MB). Published in behalf of the Russian Empire's postal department by the mapmaking firm Ilyin, the map
    depicts, in Cyrillic, post offices, branches and stations, telegraph and railway stations, railways, and postal,
    telegraph and steamship lines

  • 1916 Józef Michał Bazewicz (Polish mapmaker): "Mapa Europy Środkowej" (Map of Central Europe)
    (176 KB), Warsaw. Also five detail images depicting the guberni of European Russia and neighboring countries

  • 1919 (Anon.) "Map of Lithuanian Republic" (165 KB), a proposed map of a newly independent Lithuania
    said to have been delivered to the Paris Peace Conference by the Lithuanian delegation. In  1939, Lithuanian
    Foreign Minister Stasys Lozoraitis unsuccessfully proposed the same map and boundaries to German Foreign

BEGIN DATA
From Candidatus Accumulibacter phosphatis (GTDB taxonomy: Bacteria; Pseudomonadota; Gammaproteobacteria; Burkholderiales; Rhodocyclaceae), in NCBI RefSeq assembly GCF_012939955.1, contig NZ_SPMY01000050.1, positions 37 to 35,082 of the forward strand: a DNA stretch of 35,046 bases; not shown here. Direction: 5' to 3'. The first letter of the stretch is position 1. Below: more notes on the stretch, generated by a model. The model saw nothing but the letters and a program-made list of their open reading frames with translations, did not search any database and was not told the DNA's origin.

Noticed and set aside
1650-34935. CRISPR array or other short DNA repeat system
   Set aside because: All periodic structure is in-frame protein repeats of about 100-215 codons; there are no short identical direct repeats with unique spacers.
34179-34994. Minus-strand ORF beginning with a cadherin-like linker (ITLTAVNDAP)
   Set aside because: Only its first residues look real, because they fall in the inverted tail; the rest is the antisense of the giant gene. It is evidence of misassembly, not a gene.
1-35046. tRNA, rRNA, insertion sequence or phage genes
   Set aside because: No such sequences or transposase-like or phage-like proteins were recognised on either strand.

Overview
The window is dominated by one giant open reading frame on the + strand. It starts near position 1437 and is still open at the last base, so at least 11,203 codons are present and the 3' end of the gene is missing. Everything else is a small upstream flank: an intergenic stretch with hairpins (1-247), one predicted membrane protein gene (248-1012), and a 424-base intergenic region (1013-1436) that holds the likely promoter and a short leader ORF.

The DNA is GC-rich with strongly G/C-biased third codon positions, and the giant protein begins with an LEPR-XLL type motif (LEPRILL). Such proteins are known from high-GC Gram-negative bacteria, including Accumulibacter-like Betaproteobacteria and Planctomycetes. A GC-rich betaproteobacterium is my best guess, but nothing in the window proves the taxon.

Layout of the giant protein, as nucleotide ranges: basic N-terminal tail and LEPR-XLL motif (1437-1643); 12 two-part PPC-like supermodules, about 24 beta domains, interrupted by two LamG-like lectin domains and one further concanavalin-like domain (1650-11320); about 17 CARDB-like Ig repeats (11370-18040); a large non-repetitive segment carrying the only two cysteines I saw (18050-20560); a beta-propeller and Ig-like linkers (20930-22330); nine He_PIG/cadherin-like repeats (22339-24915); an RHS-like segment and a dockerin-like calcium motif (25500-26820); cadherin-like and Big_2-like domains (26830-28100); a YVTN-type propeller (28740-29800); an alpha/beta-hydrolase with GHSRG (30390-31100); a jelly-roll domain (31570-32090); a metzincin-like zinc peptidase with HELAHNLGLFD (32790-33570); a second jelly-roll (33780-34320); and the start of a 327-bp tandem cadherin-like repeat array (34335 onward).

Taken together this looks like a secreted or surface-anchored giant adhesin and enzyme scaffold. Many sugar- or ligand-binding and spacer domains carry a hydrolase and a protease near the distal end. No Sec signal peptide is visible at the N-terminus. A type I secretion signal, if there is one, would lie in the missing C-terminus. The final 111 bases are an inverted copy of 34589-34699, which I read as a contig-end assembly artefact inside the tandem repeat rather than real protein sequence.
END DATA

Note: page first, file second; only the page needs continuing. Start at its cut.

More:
Minister Ribbentrop as part of Polish partition discussions

  • (SeaChartsBaltic):
  • 1745 Moll (German (?) engraver/cartographer/publisher): "A Chart of the Baltick or East Sea.
    Gulf of Finland &c." (2.1 MB), London. A compass rose and distance scale, and not much else

  • 1803 Faden (English engraver/cartographer/publisher): "A General Chart of the Baltic or East
    Sea, including the Gulfs of Botnia and Finland, Compiled by Surveys Made by Order of the
    Admiralties of Copenhagen, Stockholm and St, Petersburgh" (494 KB), London. Compare with
    the 1811 version next to it -- the sounding depths are not as clear on this image

  • (MapsEthnographic):
  • 501 - 550 (Anon.): "Osteuropa in der ersten Hälfte des 6 jahrhunderts" (367 KB), showing
    "Balten" in an area from present-day Lithuania and Kaliningrad Oblast, east past present-day Belarus to